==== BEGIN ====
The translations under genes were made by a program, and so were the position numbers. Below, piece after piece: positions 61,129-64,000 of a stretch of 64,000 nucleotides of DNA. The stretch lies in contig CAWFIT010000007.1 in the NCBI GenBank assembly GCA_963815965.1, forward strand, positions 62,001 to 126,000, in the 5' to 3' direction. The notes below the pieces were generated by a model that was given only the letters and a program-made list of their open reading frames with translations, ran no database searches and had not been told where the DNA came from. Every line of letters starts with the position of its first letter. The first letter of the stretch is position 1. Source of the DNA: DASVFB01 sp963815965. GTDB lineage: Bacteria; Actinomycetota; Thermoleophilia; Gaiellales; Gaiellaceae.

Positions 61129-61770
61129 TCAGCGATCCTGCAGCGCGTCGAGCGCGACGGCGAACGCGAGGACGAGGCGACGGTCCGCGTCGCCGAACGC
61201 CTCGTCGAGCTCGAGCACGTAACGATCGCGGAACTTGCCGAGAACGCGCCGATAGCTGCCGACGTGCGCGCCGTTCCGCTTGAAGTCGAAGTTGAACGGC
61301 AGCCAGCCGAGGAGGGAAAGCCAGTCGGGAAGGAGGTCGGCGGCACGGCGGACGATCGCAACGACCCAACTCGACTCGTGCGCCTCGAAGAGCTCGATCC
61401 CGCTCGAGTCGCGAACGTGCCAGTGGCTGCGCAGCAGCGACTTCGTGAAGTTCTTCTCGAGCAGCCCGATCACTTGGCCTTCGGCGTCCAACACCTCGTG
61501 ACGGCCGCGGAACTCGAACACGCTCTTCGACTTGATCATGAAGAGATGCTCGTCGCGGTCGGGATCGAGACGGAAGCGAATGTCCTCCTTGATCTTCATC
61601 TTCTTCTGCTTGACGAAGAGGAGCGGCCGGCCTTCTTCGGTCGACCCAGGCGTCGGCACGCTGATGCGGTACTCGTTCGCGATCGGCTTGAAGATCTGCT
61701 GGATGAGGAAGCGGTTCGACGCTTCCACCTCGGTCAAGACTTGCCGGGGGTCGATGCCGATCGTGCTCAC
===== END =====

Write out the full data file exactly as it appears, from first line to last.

The translations under genes were made by a program, and so were the position numbers. Below, piece after piece: positions 61,129-64,000 of a stretch of 64,000 nucleotides of DNA. The stretch lies in contig CAWFIT010000007.1 in the NCBI GenBank assembly GCA_963815965.1, forward strand, positions 62,001 to 126,000, in the 5' to 3' direction. The notes below the pieces were generated by a model that was given only the letters and a program-made list of their open reading frames with translations, ran no database searches and had not been told where the DNA came from. Every line of letters starts with the position of its first letter. The first letter of the stretch is position 1. Source of the DNA: DASVFB01 sp963815965. GTDB lineage: Bacteria; Actinomycetota; Thermoleophilia; Gaiellales; Gaiellaceae.

Positions 61129-61770
61129 TCAGCGATCCTGCAGCGCGTCGAGCGCGACGGCGAACGCGAGGACGAGGCGACGGTCCGCGTCGCCGAACGC
61201 CTCGTCGAGCTCGAGCACGTAACGATCGCGGAACTTGCCGAGAACGCGCCGATAGCTGCCGACGTGCGCGCCGTTCCGCTTGAAGTCGAAGTTGAACGGC
61301 AGCCAGCCGAGGAGGGAAAGCCAGTCGGGAAGGAGGTCGGCGGCACGGCGGACGATCGCAACGACCCAACTCGACTCGTGCGCCTCGAAGAGCTCGATCC
61401 CGCTCGAGTCGCGAACGTGCCAGTGGCTGCGCAGCAGCGACTTCGTGAAGTTCTTCTCGAGCAGCCCGATCACTTGGCCTTCGGCGTCCAACACCTCGTG
61501 ACGGCCGCGGAACTCGAACACGCTCTTCGACTTGATCATGAAGAGATGCTCGTCGCGGTCGGGATCGAGACGGAAGCGAATGTCCTCCTTGATCTTCATC
61601 TTCTTCTGCTTGACGAAGAGGAGCGGCCGGCCTTCTTCGGTCGACCCAGGCGTCGGCACGCTGATGCGGTACTCGTTCGCGATCGGCTTGAAGATCTGCT
61701 GGATGAGGAAGCGGTTCGACGCTTCCACCTCGGTCAAGACTTGCCGGGGGTCGATGCCGATCGTGCTCAC